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Dumbbell-Only Mass Workouts


Q: I want to work out with dumbbells three times a week, like on Monday, Wednesday and Friday. Can you show me a three-day-split routine that I can do with only dumbbells? Please include exercises for forearms, abs and calves. Thanks!

A: That’s a great question because many people who train on a regular basis perform their workouts at home, not in a gym. Some prefer it because it’s more convenient, or they may feel uncomfortable training around others. Many advanced trainees like training at home because they feel that they can concentrate better and are not as distracted as they might be in a large, commercial gym.

If you don’t have the finances and space in your home to build a full-sized gym, you will be limited to using a barbell or dumbbells and a bench. I’ve trained many of my clients with similar equipment. You, too, can get a good workout with either of them.

If you’re training the whole body in one workout, here’s an example of a good routine using only dumbbells:

 

Crunches on a bench 3 x 30

Seated knee raises 3 x 20

Dumbbell bench presses 3 x 8-10

One-arm dumbbell rows 3 x 8-10

Seated dumbbell presses 3 x 8-10

Lying dumbbell extensions 3 x 8-10

Seated dumbbell curls 3 x 8-10

Dumbbell squats 3 x 10-12

Dumbbell stiff-legged deadlifts 3 x 10-12

One-leg calf raises 3 x 12-15

 

For an advanced three-day split, you can obviously add more exercises to work each muscle group more thoroughly. That will enable you to train every area of the muscle to develop more size.

You can split the body up several ways, depending on which areas you want to work the most. For example, you can train chest and back in the same workout, but if your chest is a weak point, you would be better off training it with a smaller muscle group—like triceps—so you can focus all your energy on improving your weak point.

One good routine that you could use would have you training chest, triceps, biceps and forearms on day one; abs, calves and thighs on day two; and shoulders, back and calves on day three. Here’s an example of the exercises you could use for that workout:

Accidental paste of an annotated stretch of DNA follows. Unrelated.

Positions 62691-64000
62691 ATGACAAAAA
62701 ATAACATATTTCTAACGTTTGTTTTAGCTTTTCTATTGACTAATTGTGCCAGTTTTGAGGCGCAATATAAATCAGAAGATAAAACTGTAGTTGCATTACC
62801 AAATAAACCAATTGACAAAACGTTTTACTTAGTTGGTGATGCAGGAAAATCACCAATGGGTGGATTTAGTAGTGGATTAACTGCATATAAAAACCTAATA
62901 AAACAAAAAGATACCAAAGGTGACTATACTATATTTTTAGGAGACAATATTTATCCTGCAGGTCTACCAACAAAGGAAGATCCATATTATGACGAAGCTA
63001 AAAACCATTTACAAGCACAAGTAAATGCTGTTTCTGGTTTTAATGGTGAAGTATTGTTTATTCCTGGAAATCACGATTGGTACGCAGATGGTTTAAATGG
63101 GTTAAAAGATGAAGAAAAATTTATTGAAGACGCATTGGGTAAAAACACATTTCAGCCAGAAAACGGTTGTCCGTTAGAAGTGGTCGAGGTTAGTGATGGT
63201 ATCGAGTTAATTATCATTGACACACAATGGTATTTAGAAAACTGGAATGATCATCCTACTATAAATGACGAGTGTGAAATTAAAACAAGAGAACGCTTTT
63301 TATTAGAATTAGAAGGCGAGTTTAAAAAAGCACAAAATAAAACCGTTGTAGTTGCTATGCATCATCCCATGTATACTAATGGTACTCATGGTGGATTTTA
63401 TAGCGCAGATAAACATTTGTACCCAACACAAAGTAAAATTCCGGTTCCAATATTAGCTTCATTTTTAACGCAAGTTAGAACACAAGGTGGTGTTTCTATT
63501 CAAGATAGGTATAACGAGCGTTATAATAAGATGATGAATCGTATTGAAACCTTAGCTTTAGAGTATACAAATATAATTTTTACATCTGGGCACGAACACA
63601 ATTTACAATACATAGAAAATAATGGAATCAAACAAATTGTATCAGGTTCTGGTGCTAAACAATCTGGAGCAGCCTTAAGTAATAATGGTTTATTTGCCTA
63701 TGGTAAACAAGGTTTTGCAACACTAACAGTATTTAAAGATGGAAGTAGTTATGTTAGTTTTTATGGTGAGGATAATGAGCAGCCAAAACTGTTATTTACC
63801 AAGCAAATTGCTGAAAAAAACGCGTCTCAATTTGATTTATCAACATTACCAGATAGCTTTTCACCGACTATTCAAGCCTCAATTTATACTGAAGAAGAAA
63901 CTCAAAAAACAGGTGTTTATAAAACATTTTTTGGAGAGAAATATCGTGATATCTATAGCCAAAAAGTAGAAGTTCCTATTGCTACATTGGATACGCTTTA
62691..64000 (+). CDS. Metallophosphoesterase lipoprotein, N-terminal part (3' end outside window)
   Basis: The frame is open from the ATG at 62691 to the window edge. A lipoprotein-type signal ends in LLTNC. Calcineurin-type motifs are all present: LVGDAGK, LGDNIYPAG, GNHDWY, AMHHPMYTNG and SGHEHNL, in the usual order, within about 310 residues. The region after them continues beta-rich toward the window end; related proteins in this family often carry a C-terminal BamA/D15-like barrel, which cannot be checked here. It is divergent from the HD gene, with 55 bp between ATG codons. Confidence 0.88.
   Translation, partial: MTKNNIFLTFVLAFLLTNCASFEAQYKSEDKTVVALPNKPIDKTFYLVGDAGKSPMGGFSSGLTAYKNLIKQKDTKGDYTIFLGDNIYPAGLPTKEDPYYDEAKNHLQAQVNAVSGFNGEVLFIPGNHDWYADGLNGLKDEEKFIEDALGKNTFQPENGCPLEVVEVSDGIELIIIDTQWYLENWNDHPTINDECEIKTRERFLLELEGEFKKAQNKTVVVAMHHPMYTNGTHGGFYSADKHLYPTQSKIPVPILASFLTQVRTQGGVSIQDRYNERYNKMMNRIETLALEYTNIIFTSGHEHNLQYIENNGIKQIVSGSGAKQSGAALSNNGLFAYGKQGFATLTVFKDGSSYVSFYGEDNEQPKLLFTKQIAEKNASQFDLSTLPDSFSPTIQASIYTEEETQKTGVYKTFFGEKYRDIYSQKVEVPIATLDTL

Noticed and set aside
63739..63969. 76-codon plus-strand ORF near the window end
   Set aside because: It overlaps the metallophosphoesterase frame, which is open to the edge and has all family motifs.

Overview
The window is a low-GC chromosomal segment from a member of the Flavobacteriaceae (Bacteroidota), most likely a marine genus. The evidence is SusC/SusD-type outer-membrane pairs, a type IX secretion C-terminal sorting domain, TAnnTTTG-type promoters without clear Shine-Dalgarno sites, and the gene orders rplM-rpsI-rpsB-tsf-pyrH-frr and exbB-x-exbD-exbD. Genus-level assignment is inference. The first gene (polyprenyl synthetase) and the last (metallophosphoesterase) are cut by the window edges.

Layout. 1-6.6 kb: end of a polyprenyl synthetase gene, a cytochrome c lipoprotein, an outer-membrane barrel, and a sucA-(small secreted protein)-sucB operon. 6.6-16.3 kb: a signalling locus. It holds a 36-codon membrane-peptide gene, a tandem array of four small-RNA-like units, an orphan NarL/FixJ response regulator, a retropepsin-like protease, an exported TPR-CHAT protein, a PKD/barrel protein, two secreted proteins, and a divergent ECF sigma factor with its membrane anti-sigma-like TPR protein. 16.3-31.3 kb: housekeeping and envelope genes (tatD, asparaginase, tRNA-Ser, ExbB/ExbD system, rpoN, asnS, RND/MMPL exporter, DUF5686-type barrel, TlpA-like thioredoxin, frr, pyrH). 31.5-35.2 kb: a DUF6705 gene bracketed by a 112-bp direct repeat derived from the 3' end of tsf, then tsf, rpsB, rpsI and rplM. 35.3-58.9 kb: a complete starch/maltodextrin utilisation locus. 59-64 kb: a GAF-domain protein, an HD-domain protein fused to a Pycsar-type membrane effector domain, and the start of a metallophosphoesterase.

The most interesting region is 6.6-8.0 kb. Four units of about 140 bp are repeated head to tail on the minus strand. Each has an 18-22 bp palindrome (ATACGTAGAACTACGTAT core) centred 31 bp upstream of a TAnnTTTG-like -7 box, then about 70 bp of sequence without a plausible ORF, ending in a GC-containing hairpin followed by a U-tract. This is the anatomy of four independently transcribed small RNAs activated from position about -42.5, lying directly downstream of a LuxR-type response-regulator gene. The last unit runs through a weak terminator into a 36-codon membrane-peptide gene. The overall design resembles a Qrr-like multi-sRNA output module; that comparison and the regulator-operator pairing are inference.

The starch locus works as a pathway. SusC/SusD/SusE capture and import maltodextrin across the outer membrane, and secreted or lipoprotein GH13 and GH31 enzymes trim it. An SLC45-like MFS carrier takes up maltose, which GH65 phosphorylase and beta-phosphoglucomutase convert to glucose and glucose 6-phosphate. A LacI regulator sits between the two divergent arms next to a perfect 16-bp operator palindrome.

Day 1: Chest, triceps, biceps, forearms

Dumbbell bench

presses 3 x 6-10

Incline dumbbell

presses 3 x 6-10

Flyes 3 x 8-10

Lying dumbbell

extensions

3 x 10-12

Seated one-arm

extensions

3 x 8-10

Bench dips

3 x 10-12

Seated alternate

dumbbell curls

3 x 8-10

One-arm preacher

curls 3 x 8-10

One-arm dumbbell wrist curls 3 x 10-12

 

Day 2: Abs, thighs, calves

Superset

Crunches on a bench 3 x 30

Lying leg raises 3 x 30

Dumbbell squats (dumbbells at shoulders) 3 x 10-12

Dumbbell lunges (alternating legs) 3 x 10-12

Dumbbell leg curls (dumbbell in between feet) 3 x 10-12

Dumbbell stiff-legged deadlifts 3 x 8-10

Seated calf raises (dumbbells on knees) 3 x 15-20

Standing one-leg calf raises

(holding a dumbbell in one hand) 3 x 10-12

 

Day 3: Shoulders, back, calves

Seated dumbbell presses 3 x 8-10

Lateral raises 3 x 8-10

Rear-delt raises (facedown on a bench) 3 x 8-10

Dumbbell shrugs 3 x 8-10

Dumbbell pullovers 3 x 12-15

One-arm dumbbell rows 3 x 8-10

Two-arm dumbbell rows

(facedown on a bench, elbows wide) 3 x 10

Standing one-leg calf raises

(holding a dumbbell in one hand) 3 x 10-12

Dumbbell reverse wrist curls

(forearms on thighs) 3 x 10-12

You will need to purchase a full set of dumbbells in order to work out at home with these programs. What weights you purchase will depend on how strong you are. For exercises such as dumbbell bench presses and one-arm dumbbell rows, you can use heavier weights; however, you will also need lighter dumbbells for exercises such as lateral raises and wrist curls. [Note: You can also get selectorized dumbbells like the PowerBlock, available at Home-Gym.com. Also available is the “The All-Dumbbell Workout,” a DVD that contains a number of unique dumbbell workout programs that build muscle.]

I  remember reading a funny story about Robby Robinson in an old Muscle Builder/Power. Robby said that the first place he ever worked out at had only two sets of dumbbells, 30-pounders and 90-pounders. Even though Robby had just started training, he was forced to use the 90-pound dumbbells for some of the basic exercises because he only had two choices. That forced him to get strong quick.

Remember to record all of your workouts, and always try to make each session progressive. Try to outdo your last workout by pumping out more reps or using a heavier weight than you did in your last workout. It’s important to push yourself when you’re training at home in order to motivate yourself to keep improving. Good Luck!

Editor’s note: John Hansen has won the Mr. Natural Olympia and is a two-time Natural Mr. Universe winner. Check out his Web site at www.NaturalOlympia.com, or send questions or comments to John@NaturalOlympia.com or at P.O. Box 320264, Tampa, FL 33679. Look for John’s DVD, “Natural Bodybuilding Seminar and Competitions,” along with his book, Natural Bodybuilding, and his training DVD, “Real Muscle,” at his Web site or at Home Gym Warehouse, www.Home-Gym.com. Listen to John’s new radio show, “Natural Bodybuilding Radio,” at www.NaturalBodybuildingRadio.com.  IM

 


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